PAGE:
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date: 15 October 2019

Abstract and Keywords

With the rapid rise of the aging population, how to provide support and care for older adults has become an increasingly important issue across the world. One way of such provision in many societies has been through adult children. An important concept, attitude, and practice in this regard is filial responsibility. This article first looks into the definition of filial responsibility and its ethical foundation or theoretical underpinning as manifested in various theories. Next, the article examines changes and continuity in filial responsibility in the face of modernization and other social and cultural changes. To better understand the many faces of filial responsibility, the article discusses parental expectations of filial responsibility and the attitudes and practices of adult children. The extent of offspring’s filial responsibility attitude as a predictor of actual support and care to parents is discussed. In addition, to comprehend the effects of filial responsibility on individual well-being, this article examines not only the effects of parental expectations of filial responsibility on their well-being but also the consequences of fulfilling filial responsibility on offspring’s well-being. Finally, the article examines the relationship between filial responsibility and policy and the implications of filial responsibility for the helping professions, including social work.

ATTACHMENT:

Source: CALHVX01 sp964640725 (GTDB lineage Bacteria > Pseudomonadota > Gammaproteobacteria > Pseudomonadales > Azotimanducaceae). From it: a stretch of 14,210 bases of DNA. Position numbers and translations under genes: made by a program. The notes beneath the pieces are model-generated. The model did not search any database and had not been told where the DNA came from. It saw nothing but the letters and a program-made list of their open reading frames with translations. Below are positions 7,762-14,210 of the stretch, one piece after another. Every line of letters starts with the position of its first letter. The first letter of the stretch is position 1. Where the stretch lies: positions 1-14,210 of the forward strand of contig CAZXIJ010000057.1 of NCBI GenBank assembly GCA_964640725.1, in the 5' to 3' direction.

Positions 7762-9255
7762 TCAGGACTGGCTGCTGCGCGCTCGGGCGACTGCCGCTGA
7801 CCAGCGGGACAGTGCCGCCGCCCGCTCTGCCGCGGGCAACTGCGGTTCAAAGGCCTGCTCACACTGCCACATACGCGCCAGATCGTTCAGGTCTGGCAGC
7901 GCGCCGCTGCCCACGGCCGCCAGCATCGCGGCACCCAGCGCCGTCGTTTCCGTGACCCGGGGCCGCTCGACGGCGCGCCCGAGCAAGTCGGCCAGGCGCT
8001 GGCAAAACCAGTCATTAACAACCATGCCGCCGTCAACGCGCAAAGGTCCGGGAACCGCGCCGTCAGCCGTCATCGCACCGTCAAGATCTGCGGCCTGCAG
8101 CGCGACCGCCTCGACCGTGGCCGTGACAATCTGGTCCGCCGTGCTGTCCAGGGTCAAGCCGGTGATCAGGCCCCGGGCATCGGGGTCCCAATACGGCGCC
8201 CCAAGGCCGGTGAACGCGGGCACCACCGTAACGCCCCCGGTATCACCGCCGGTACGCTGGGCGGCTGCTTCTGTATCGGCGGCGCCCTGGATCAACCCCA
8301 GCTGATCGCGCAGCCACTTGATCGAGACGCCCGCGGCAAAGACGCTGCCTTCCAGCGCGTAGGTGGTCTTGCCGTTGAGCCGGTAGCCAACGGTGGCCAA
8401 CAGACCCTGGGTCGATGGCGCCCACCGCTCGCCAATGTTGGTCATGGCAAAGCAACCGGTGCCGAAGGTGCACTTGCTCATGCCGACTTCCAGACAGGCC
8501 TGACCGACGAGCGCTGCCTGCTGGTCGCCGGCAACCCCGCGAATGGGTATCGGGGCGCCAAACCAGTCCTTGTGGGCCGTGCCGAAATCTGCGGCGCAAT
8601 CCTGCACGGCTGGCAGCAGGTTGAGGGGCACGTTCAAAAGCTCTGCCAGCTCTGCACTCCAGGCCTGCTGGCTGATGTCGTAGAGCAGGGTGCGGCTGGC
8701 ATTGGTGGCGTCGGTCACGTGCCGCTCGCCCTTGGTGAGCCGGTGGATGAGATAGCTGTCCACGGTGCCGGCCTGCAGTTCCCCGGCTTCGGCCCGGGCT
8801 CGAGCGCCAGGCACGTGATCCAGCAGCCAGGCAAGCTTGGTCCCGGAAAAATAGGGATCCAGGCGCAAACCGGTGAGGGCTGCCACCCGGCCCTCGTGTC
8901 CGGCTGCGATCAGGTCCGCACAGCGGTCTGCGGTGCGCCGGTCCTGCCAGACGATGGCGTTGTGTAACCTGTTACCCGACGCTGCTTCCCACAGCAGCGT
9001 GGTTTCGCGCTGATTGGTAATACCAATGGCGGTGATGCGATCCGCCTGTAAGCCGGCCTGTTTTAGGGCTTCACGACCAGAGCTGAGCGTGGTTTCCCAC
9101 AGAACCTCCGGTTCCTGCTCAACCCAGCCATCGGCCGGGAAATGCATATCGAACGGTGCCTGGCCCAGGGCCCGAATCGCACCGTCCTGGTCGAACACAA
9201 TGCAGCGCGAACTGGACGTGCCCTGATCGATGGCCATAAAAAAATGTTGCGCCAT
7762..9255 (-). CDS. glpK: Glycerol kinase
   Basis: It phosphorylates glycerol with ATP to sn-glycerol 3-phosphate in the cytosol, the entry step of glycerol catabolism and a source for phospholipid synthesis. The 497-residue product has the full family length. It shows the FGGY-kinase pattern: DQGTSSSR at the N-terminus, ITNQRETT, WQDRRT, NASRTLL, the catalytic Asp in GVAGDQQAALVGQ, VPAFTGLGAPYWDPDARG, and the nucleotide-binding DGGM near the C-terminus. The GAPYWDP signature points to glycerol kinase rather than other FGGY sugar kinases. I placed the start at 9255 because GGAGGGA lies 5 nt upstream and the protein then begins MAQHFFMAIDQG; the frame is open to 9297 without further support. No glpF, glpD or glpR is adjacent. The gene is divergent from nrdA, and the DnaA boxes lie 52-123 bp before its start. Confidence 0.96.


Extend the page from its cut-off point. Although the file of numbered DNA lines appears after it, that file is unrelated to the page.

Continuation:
Keywords: theories, norms, change and continuity, attitudes, behaviors, expectations, well-being, policy, practice

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